When patents and exclusivity run out and generics enter the market, how much do they lower drug spending?

A lot. According to researchers at Duke University and Analysis Group, within one year of the entrance of a generic competitor, brand-name drugs first experiencing generic competition in 2011-2012 went from having 100% market share to 11% on average. They also note that “generic products’ share of total prescriptions in the US increased from 36% in 1994 to 84% in 2012.”

Why has the market share of generic drugs grown so quickly over the past few decades?

The Duke and Analysis Group researchers identify three causes. The first is the Hatch-Waxman Act of 1984, which (1) incentivized generic drug companies to challenge brand-name drug patents, and (2) allowed generic drug companies to show that their drugs were equivalent to brand-name drugs before getting approval instead of requiring them to conduct a battery of expensive clinical trials.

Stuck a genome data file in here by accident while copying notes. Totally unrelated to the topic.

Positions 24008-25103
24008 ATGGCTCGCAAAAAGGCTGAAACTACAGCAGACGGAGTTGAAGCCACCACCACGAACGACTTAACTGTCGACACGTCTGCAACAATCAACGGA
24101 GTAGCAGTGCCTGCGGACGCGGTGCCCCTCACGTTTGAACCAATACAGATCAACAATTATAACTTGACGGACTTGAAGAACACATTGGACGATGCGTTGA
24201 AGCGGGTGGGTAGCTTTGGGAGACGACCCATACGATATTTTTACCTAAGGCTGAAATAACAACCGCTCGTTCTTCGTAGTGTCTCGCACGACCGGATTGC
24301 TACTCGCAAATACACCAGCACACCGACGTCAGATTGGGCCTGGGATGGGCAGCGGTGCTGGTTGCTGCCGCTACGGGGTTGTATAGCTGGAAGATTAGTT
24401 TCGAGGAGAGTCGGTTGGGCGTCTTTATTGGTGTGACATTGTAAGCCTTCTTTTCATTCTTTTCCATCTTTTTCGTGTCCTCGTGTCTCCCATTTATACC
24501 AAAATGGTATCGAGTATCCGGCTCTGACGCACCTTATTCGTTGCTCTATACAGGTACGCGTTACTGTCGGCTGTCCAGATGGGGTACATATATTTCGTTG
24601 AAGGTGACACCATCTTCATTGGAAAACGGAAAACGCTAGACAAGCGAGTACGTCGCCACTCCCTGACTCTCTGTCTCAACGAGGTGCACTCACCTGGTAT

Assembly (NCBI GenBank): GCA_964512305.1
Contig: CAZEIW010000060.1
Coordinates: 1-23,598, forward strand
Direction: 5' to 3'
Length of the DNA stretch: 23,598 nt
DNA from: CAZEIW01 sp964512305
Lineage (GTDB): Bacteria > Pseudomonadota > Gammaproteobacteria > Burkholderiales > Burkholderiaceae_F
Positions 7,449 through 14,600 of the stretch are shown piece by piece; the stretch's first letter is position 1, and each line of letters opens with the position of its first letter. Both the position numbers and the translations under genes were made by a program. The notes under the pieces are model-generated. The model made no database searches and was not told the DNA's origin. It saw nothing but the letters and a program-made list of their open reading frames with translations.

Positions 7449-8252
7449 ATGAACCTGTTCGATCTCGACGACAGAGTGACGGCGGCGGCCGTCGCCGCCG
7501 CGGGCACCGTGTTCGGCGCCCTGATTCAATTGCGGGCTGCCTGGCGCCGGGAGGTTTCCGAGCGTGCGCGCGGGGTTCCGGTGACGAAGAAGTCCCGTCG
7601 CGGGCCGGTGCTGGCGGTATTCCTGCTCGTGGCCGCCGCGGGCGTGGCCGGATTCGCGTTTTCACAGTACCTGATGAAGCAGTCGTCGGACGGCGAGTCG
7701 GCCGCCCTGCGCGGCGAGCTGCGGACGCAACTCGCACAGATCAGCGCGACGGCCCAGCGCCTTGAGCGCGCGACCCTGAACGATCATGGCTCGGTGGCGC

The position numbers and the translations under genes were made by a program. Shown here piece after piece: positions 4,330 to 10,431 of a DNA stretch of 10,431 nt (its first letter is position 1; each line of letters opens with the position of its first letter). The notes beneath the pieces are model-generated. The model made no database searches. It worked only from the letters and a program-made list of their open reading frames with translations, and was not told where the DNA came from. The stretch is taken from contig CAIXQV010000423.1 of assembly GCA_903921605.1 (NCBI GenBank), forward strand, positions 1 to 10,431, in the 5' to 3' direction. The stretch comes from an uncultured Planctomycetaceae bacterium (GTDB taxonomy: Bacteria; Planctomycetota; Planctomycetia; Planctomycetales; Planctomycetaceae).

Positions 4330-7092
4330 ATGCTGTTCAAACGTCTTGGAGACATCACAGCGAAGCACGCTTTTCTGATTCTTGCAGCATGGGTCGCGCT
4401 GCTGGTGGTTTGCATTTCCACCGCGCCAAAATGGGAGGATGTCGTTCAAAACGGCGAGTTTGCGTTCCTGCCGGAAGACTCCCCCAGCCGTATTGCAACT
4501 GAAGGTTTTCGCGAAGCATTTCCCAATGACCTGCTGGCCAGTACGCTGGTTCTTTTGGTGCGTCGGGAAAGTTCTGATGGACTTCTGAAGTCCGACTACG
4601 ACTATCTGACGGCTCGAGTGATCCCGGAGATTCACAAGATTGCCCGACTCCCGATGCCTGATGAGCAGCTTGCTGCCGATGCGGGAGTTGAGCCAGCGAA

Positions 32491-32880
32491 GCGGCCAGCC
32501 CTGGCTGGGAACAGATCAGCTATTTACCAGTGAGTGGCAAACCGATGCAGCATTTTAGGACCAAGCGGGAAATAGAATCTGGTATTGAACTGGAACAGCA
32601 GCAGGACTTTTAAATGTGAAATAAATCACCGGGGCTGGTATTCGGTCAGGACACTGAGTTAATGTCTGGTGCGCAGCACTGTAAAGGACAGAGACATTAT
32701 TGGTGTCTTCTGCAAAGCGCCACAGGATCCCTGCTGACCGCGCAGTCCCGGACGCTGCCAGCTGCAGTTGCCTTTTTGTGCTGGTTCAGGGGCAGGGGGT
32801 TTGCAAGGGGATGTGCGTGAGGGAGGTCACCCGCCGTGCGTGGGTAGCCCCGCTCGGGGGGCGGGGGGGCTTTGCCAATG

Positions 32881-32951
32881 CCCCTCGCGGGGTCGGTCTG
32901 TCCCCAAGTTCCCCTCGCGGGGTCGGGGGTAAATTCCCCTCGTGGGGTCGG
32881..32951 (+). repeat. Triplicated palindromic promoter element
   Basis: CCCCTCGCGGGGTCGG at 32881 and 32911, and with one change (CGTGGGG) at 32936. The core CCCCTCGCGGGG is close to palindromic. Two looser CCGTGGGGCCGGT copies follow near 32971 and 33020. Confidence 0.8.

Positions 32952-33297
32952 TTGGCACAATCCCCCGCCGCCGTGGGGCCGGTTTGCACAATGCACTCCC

The second is that insurers began actively promoting generics by letting patients pay smaller co-pays for them than for brand-name drugs, and in some cases by not covering brand-name drugs if generics were available.

The third is that many states passed laws allowing “generic forms to be substituted automatically by pharmacists for brand-name drugs prescribed by physicians, so long as physicians have not specified that the prescription must be ‘dispensed as written’” (emphasis added).

What about spending on non-retail prescription drugs?

 It is much harder to track non-retail prescription drugs (drugs administered directly by physicians in hospitals and doctors’ offices) than it is to track retail. The Altarum Institute calculates that non-retail prescription expenditures make up about 30% of total prescription drug spending.

What can the U.S. do to slow the rise in prescription drug prices without discouraging innovation?

Some believe that the system isn’t broken—that overall life expectancy has increased over the past few decades in part due to prescription drug innovations, and the costs are worth the benefits. Others think that the government should take radical steps, such as funding all drug research and development and doing away with the patent system. Still, others believe the system should be modified, but not completely overhauled.